RICHMOND, Va. -- Change. It races through Richmond never slowing. let alone stopping.
But inside 821 Broad Street. Somebody forgot to tell the owner. Howard Adams travels at his own speed. Slow and steady.
“I start at six o’clock every morning,” said Mr. Adams.
It’s what defines this barber.
“When I was a kid I used to hang around barber shops,” he said.
Mr. Adams has been cutting hair on this very spot since before Alaska was even a state.
“First day of May I’ll be here 60 years,” said Mr. Adams proudly.
He picked up his shears professionally in 1958.
“That’s a joke. I wouldn’t have any idea,” said Mr. Adams. “I wouldn’t have any idea how many heads I’ve cut. No idea.”
Hairstyles and prices may alter, but Mr. Adams always delivers consistency with surgeon like precision.
"Flattops is how I made a living when I started 60 years ago.”
The 83-year-old shares a special bond with his clients. Sit in the chair for a trim and a side of sage advice.
“There are two things when you go to the store you buy the best of. Shoes and mattress. When you’re not in one you’re in the other," said Adams.
Through the years there were close calls. And not just with the straight edge razor.
His shop in the heart of VCU nearly burned down when a massive apartment fire erupted a couple of doors down in March of 2004.
“I didn’t have no idea it was that bad till I saw those flames go across that fire truck and burned that fire truck up," said Mr. Adams.
Mr. Adams retains long time customers and still attracts new ones.
The wood paneling, 8-track tapes and artifacts harken back to a simpler time.
“That cash register was bought the second year I came here so it is 58 years old,” recalled Mr. Adams.
His customers can't get enough.
“It reminds me of the Andy Griffith Show. You come in and you sit down and have a good experience. It’s nice to have friends while you’re talking," said Tommy O'Connell.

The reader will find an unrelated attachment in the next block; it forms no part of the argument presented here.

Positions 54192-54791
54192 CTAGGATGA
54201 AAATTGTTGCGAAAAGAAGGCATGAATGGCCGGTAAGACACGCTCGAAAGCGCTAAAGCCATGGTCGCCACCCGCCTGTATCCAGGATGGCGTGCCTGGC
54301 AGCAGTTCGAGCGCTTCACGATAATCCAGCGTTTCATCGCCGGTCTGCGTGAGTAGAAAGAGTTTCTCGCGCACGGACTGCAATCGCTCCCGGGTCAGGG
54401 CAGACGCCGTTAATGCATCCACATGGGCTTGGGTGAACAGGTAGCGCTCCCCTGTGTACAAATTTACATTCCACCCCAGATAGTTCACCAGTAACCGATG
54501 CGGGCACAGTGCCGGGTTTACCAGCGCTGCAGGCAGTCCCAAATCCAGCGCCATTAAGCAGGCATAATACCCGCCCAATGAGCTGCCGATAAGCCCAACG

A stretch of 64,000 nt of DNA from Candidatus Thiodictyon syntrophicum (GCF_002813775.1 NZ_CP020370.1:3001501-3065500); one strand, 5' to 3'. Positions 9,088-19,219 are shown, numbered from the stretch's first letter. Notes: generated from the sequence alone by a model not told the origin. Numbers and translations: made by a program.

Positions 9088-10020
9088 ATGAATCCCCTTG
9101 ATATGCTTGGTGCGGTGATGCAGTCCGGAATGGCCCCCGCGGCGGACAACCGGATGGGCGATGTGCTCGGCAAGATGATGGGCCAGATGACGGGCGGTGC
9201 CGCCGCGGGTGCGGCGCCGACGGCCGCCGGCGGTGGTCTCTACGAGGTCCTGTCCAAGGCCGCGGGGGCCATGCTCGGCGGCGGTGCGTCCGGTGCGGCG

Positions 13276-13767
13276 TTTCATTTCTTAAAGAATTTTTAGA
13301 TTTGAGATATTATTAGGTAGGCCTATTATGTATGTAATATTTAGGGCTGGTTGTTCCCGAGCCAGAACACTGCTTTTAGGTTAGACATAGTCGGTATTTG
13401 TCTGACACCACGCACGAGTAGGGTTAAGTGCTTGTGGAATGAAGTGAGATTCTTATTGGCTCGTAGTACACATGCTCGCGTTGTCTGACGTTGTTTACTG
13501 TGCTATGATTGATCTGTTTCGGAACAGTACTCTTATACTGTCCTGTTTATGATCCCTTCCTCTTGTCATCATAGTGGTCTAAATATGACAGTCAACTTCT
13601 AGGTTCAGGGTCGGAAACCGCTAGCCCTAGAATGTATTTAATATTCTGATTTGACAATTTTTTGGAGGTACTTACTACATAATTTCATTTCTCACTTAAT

Just like Sheriff Griffith many clients like Tommy O'Connell wear a badge.
“He is a legend here as far as I know,” said O’Connell. “Everyone told me to go to Mr. Adams. My boss actually made fun of me for going to someone else.”
The Amelia County native keeps legions firefighters and police officers high and tight.
Recently, the Mayor of Richmond and Secretary of Public Safety and several police officers saluted their barber for six decades of haircuts.
“I want to thank you for all that you have done for me. Because I’ve tried to do everything I can for you all," said Mr. Adams.
The outpouring proves too much for this benevolent barber. Mr. Adams never considered his career work. But all good careers must end.
“Coming to a close. Coming to a close. My sixty years is up,” said Mr. Adams.
Mr. Adams recently sold his shop, shears and seats. For a man who spent most of his life standing. It's time to put his feet up.
“I enjoyed people," said Mr. Adams.
Adams Barber Shop will close for good on June 30th.
“My wife and kids want me to come home,” he said.
After sixty years. It will be the day change arrives at his doorstep.
“Everybody is your friend if you wait on them all of the time. Everybody is your friend,” said Mr. Adams.
Adams Barbershop may be closing at the end of June, but Mr. Adams is not putting down his scissors for good. After taking the month of July off Mr. Adams will begin working part-time at a new shop a block away. Thanks for the memories Mr. Adams.